Dead End | Griffin Theatre Company
WHEN Through 11/12: Thu-Sat 7:30 PM, Sun 3 PM
WHERE Theatre Building Chicago, 1225 W. Belmont
In 1935 Sidney Kingsley's drama Dead End--with its violent action and coarse, occasionally profane dialogue spoken by teenagers--was a shocker. Today the language seems tame: frig for fuck, bushwah for bullshit. But as the Griffin Theatre's mounting of this rarely revived work reveals, Kingsley's study of bonding and betrayal in the urban jungle is powerful and prescient. If the brutality and vulgarity depicted in Dead End are mild compared to today's everyday reality, the escalating severity of the social problems Kingsley identified underscores the frightening truth of his vision.
The "dead end" is a street along New York's East River, where posh apartments butt up against waterfront slums. Here a pack of street kids loiters, pitching pennies, playing cards, swimming in the polluted river, and bullying weaker children. The group's alpha male, Tommy, fends off challenges from his rival, Spit, so named because of his habit of spitting in people's faces. The other boys are Angel, Dippy, the tubercular TB, and the new "Jew kid," Milty. The boys cling together for protection and companionship, but internal friction and external pressures threaten to turn them against one another in a world where three cents is cause for a fight and straying onto the wrong turf is reason for war.
Two former gang members observe the teens' interactions. Unemployed architect Gimpty, lame since childhood, dreams of tearing down the tenements and building affordable housing. He pines for Kay, the materialistic mistress of a businessman who lives in an elegant high-rise overlooking the river. Tommy's sister Drina, a labor activist, secretly loves Gimpty. The other onlooker is Baby Face Martin, onetime leader of Gimpty's old gang, a Dillinger-like hoodlum with a brand-new face ("plastic, they call it"). He wants to hook up with an old girlfriend, Francey. Only Francey's a syphilitic streetwalker now, and Baby Face has a $4,000 bounty on his head. Gimpty and Baby Face, Kay and Francey, Tommy and Spit--all are looking for an escape from poverty and deprivation.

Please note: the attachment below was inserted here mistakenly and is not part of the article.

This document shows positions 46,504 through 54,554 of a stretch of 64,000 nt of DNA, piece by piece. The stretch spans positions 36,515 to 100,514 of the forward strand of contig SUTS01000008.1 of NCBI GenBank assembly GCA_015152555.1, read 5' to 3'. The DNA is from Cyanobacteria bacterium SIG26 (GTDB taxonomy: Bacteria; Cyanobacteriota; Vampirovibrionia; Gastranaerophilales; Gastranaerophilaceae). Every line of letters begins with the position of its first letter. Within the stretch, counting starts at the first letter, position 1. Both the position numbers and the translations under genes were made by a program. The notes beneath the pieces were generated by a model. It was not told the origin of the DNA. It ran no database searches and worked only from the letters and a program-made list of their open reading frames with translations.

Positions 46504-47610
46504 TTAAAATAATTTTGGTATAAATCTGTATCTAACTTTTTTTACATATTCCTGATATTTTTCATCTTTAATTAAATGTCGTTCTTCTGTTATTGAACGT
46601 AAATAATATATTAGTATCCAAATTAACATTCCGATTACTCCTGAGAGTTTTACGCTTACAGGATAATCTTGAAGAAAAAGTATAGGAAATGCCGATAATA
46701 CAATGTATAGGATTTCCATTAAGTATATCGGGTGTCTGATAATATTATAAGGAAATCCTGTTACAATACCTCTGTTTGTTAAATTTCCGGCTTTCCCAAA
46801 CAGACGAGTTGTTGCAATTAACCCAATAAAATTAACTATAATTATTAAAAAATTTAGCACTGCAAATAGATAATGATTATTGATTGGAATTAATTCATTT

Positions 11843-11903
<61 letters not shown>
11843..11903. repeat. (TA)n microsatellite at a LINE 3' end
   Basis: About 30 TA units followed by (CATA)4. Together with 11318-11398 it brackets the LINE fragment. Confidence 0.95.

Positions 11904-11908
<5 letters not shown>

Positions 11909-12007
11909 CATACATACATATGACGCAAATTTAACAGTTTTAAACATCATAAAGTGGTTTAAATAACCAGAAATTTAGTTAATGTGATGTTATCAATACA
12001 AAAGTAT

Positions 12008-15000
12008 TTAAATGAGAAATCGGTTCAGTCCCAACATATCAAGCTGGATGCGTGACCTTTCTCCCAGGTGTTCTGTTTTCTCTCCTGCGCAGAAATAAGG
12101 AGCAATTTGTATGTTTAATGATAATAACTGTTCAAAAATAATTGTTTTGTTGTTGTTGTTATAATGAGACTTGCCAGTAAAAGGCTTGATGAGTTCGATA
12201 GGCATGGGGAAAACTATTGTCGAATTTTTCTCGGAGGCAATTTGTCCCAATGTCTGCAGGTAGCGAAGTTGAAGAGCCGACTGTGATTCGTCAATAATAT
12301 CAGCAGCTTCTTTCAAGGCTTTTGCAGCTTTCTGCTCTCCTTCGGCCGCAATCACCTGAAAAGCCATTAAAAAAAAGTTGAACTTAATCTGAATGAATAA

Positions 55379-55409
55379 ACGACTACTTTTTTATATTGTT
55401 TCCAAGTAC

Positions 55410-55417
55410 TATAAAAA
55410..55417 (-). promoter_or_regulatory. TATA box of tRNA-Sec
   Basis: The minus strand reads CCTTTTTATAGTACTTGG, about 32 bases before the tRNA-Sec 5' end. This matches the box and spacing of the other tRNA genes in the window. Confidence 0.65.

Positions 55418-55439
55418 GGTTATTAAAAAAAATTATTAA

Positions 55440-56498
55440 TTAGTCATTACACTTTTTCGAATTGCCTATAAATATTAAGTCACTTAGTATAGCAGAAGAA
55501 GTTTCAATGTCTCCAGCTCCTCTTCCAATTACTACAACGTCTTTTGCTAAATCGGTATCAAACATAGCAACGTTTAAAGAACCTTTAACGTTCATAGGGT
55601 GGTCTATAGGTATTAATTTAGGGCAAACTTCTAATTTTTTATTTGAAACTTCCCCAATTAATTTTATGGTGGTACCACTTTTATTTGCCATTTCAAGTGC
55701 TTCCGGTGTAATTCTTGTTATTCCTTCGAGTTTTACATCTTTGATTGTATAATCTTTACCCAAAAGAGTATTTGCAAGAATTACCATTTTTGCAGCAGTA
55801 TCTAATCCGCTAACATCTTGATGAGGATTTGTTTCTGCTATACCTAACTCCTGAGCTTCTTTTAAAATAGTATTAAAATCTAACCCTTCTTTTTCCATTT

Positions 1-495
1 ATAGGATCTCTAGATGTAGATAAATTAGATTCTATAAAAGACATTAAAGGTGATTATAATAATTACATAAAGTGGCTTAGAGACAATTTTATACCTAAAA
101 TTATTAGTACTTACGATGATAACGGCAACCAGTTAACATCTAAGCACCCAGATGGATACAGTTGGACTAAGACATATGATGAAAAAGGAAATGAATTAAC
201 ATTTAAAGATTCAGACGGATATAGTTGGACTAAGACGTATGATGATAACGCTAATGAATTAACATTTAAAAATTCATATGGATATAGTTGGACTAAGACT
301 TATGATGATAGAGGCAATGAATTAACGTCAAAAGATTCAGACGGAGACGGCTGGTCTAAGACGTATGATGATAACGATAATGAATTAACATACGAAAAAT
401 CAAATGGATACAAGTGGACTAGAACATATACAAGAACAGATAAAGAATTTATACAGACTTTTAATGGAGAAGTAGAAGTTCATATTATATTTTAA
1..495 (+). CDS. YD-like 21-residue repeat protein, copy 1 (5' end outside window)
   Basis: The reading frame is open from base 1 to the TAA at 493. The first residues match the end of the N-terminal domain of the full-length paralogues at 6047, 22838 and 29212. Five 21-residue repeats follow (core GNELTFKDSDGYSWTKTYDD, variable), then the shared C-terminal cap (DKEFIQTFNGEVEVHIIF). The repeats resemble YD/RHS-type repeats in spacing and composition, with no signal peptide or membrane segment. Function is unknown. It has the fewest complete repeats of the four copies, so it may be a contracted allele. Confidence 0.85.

The original Broadway staging of this sprawling work was famous for its large cast--some 45 actors, including 6 youngsters who went on to appear in the 1937 film version and a subsequent series of movies featuring the Dead End Kids (later the Bowery Boys). Most professional theaters today would find the play prohibitively expensive to produce, but non-Equity Griffin has tackled the project with impressive success under Jonathan Berry's direction. The 27-person ensemble is headed by John Dixon, Russell Armstrong, Charles Filipov, Dan Foster, Joe Goldhammer, and Steve Gensler as the gang; they capture both the engaging exuberance and desperate dangerousness of these career criminals in the making. Dylan Lower and Cora Vander Broek achingly embody the potential of Gimpty and Drina's romance, which gives the play its tentative hopeful ending.
Lower's soft-spoken immediacy as Gimpty is especially moving, bringing Kingsley's unusual blend of politics and poetry, social realism and spirituality, down to earth. It's Gimpty who delivers the play's enduring message, couched in a seemingly casual discussion of evolution. "Once evolution gave snakes feet to walk on," he says. "Then it took them away. 'Now men,' says Evolution, 'I made you walk straight, I gave you feeling, I gave you reason, I gave you a sense of beauty, I planted a God in your heart. Now let's see what you're going to do with them. An' if you can't do anything with them, then I'll take them all away, and men will crawl on their bellies on the ground like snakes, or die off altogether."
Art accompanying story in printed newspaper (not available in this archive): photo/Michael Brosilow.